On 10 December 1910, Giacomo Puccini’s seventh opera, La fanciulla del West, had its premiere before a sold-out audience at New York City’s Metropolitan Opera House. The performance was the Metropolitan Opera Company’s first world premiere by any composer. By all accounts, the premiere was an unambiguous success and the event itself recognized as a major moment in New York cultural history. The initial public opinion matched Puccini’s own evaluation of his opera. He called it "the best he had ever written" and expected it to become as popular as La Bohème.
Yet the music reviews tell a different story. Marked by ambivalence, the reviews expose the New York City critics’ struggle to reconcile the opera they expected to see with the one they actually saw, and the opera itself became embroiled in controversy over the essence of musical Americanness and the nativist perception that a uniquely American national opera tradition continued to elude both American- and foreign-born opera composers.
This book seeks to account for the differences between Puccini’s own assessments of the opera and those of its first audience. Offering transcriptions of the central reviews and of letters unavailable elsewhere, the book provides a historically informed understanding of La fanciulla del West and the reception of this European work as it intersected with both opera production and consumption in the United States and with the process of American musical identity formation during the very period that Americans actively sought to eradicate European cultural influences. As such, it offers a window into the development of nativism and "cosmopolitan nationalism" in New York City’s musical life during the first decade of the twentieth century.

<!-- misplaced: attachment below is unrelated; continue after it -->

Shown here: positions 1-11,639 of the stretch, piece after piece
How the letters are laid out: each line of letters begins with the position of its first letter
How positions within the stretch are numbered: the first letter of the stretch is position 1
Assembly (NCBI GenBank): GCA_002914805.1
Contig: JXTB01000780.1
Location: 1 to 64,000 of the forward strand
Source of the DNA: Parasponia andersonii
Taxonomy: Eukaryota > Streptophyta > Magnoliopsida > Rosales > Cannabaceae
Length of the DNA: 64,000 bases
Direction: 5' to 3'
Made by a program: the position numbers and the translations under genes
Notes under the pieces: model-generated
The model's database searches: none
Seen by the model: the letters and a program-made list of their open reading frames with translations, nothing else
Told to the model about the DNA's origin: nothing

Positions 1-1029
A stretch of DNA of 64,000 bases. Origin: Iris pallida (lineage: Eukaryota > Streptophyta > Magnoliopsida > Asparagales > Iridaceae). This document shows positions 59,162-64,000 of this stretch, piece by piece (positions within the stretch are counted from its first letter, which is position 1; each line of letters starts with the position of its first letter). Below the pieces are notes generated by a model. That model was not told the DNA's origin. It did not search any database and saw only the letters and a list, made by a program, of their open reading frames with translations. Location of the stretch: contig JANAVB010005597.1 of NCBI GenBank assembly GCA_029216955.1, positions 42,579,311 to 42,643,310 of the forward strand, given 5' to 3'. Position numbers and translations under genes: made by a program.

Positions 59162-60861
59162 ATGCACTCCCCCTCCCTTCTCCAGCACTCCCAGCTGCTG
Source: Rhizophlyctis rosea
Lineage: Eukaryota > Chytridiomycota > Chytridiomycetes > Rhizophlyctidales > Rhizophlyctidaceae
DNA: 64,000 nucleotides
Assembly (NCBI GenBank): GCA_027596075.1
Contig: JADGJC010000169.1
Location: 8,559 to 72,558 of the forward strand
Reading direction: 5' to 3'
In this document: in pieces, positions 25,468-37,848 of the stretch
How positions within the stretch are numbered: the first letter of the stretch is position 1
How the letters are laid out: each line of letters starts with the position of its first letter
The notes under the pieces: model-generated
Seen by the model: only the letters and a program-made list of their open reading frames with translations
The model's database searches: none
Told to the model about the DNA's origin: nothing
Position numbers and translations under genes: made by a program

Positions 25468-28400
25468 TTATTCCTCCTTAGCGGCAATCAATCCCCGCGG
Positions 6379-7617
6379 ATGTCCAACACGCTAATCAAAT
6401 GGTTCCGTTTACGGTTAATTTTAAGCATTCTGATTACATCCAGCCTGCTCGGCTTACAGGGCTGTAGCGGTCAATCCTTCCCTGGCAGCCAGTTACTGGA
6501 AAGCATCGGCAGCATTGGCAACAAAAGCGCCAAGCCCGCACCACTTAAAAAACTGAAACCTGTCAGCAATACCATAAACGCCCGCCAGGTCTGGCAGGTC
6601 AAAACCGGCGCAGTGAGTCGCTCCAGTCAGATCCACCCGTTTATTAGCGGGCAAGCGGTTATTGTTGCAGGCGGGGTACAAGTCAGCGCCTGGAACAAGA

Table of Contents
1. Introduction 2. Arrivals 3. Puccini and the Frontier Melodrama 4. Music "Of the Soil," or, How to Sound American 5. Departures 6. Conclusions
Kathryn M. Fenton is Assistant Professor of Musicology at Middle Tennessee State University and specializes in research on music and culture of the Long Nineteenth Century. Her current projects focus on the intersection of Italian and American music and culture during the Gilded Age and Progressive Era.